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Home – Why We Need it More than Ever

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“Give me your tired, your poor, your huddled masses yearning to breathe free,

The wretched refuse of your teeming shore, Send these, the homeless, tempest-tost to me: I lift my lamp beside the golden door…”

–inscription on the Statue of Liberty

 

 

          I stopped in the middle of sorting books and de-cluttering to watch an unfolding story on CNN and with the rest of the world, saw the stark image of Aylan Kurdi, the three year old boy from the refugee family whose body washed up on a Turkish beach. He lost his life, as well as his mother and his brother as they fled war-torn Syria.

I turned off the television as the thought of desperate families fleeing their homes became too difficult to bear. How can I help? Something must be done…But what?

I am de-cluttering with the intent to list our home, and downsizing requires intention. It is hard to leave my home. This house. This place that has seen so much laughter and play of children along with some tears and loss, too. It is Home, after all, which is where we live life. This house has seen friend and family gatherings, Christmases, Thanksgivings, wedding showers, baby showers, sleepovers and Grandkid Camp for our grandkids. Yet realities dictate that we let it go.

But today, a little boy’s image on a far away beach in Turkey is giving me a fresh understanding of Home.

How we all long for and need homes in the world, because the truth is that we are all refugees needing safe places along the way. The Psalmist wrote about his heart being “set on pilgrimage.”[1]We are all on a journey, and our dwelling places change for various reasons. For instance, right now my husband and I are realizing our home must serve us, rather than us serving our home. So it’s time to leave. And yet we long for that place as we wonder, Where shall we go? Where is the place for us now?

Abraham and Sarah searched for a home. Jesus lamented that even though the sparrow had a nest, he didn’t have a home, and then reminded us of the dwelling places he was preparing for all of us. Homes are metaphors for who we are, and they are powerful places for us and for our families. We need them now, more than ever.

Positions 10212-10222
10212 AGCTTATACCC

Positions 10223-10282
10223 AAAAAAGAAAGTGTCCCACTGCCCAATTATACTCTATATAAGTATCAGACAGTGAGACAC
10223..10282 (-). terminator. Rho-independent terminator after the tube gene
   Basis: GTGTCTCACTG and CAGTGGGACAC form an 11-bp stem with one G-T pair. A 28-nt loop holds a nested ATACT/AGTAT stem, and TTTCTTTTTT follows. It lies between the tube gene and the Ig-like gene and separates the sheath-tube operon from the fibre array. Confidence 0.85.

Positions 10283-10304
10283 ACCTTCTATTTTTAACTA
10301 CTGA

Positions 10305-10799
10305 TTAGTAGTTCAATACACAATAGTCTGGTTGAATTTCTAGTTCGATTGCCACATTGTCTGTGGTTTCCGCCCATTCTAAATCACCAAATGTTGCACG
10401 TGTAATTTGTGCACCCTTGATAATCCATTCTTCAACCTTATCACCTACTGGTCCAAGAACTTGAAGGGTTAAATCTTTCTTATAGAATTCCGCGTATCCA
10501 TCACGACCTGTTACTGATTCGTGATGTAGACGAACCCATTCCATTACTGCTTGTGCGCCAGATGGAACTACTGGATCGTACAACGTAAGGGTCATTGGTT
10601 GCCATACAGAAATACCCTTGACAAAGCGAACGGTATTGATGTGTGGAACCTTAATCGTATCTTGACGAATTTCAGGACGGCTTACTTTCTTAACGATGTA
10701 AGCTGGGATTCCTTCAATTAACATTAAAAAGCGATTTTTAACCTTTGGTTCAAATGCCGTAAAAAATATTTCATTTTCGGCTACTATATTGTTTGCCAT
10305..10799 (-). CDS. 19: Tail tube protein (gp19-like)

My grandmother was a widowed mother of four in the Great Depression and had to move often, sometimes even renting a single bedroom in a house just for shelter, as she worked to provide food for the family. My mother told me that even though their dwelling places were humble, my grandmother made it Home, by sheer determination. It was always clean and orderly. It held their own few familiar things, their own familiar food. It was Home.

Although where we live is fluid, Home is fixed. It’s at the very core of who we are. And we make homes as we surround and fill our places with ourselves. Many in the world, like Aylan’s family, are risking their lives to find that place to call and create Home. It takes searching and sacrifice, along with work and maintenance. Home is our most basic desire, and we all long for that actual, physical place of refuge; a place of restoration and a place out of which to grow and learn and give.

And we remember that ultimately, when our “earthly house, this tent, is destroyed, we have a building not made by hands, eternal in the heavens.”[2]

Today, as I pray for Aylan and his family, I will try to hold loosely to temporal things as I see that to become a true Home is to become a person who mirrors our God of compassion and refuge. To give; to speak out for those who cannot, and to welcome the stranger in our midst. To become a Home for God in the world.

[1] Psalm 84:5

[2] 2 Cor. 5:1

About the Author

Nancie CarmichaelNancie lives in a tiny mountain community in Central Oregon. She has written many books including "Selah" and "Surviving One Bad Year." She speaks at a variety of conferences and retreats. She and her husband Bill are publishers and parents of five grown children and 11 grandchildren.View all posts by Nancie Carmichael

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